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We have a graph $G$ with $v$ vertices. In $G$ there is at least a maximum clique with $k$ vertices, with $k\lt v$. Is it true that there is at least a vertex of $G$ such that its degree is less than $k-1$?

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The question is not clear. Is this the claim you are considering:

If the largest clique in a graph $G=\langle V,E\rangle$ is of size $k<|V|$, then there exists a vertex $v\in V$ of degree $d\leq k-1$.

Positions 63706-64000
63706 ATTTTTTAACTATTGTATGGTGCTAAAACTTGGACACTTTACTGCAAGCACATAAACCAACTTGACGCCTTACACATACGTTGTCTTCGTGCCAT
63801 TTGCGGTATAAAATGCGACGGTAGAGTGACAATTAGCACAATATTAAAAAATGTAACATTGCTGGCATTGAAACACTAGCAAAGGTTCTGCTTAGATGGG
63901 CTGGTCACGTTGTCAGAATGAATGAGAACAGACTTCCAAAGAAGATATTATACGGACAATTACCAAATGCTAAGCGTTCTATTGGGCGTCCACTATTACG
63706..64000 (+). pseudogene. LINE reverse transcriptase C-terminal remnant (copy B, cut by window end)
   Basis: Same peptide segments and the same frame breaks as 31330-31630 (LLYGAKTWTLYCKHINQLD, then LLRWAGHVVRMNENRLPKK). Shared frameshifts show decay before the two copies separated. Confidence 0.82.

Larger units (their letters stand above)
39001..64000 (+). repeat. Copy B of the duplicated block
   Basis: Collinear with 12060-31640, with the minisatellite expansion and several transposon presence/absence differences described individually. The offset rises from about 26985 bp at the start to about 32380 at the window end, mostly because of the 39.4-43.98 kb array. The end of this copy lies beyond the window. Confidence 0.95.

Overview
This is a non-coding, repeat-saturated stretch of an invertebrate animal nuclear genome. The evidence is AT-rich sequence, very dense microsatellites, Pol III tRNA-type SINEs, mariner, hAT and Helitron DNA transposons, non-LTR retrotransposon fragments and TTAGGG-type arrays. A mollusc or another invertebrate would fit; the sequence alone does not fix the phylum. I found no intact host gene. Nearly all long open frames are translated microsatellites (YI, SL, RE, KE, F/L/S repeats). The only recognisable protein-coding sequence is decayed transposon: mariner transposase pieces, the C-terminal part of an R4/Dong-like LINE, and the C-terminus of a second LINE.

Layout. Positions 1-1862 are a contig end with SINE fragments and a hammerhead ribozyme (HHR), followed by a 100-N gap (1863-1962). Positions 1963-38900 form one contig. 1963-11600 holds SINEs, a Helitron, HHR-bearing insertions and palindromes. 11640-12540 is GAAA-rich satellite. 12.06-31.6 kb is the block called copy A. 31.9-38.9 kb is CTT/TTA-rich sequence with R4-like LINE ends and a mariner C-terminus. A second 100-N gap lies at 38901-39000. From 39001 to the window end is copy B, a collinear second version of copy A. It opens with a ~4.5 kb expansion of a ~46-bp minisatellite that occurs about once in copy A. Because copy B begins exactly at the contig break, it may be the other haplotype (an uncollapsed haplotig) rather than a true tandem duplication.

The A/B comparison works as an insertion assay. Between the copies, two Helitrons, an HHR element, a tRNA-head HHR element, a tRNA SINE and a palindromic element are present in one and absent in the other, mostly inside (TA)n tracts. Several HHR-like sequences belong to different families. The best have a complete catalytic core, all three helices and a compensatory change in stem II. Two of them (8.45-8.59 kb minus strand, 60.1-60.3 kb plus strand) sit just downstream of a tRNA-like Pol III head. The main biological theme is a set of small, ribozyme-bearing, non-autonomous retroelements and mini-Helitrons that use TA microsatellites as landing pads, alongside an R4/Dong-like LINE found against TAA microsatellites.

If so then the claim is wrong. Let $d\geq 2$ and consider the full bipartite graph $K_{d,d}=\langle V,E\rangle$, where $V=L\cup R$ is a disjoint union of two sets of size $d$, and $E=\{ \{u,v\} : u\in R, v\in L\}$. Clearly, $K_{d,d}$ is $d$-regular, and the largest clique in it is of size $k=2\leq d$.

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  • $\begingroup$ What I mean in the question is what you wrote. Your example is right, therefore the claim is wrong. Thank you for the answer. $\endgroup$ Aug 29, 2023 at 17:37

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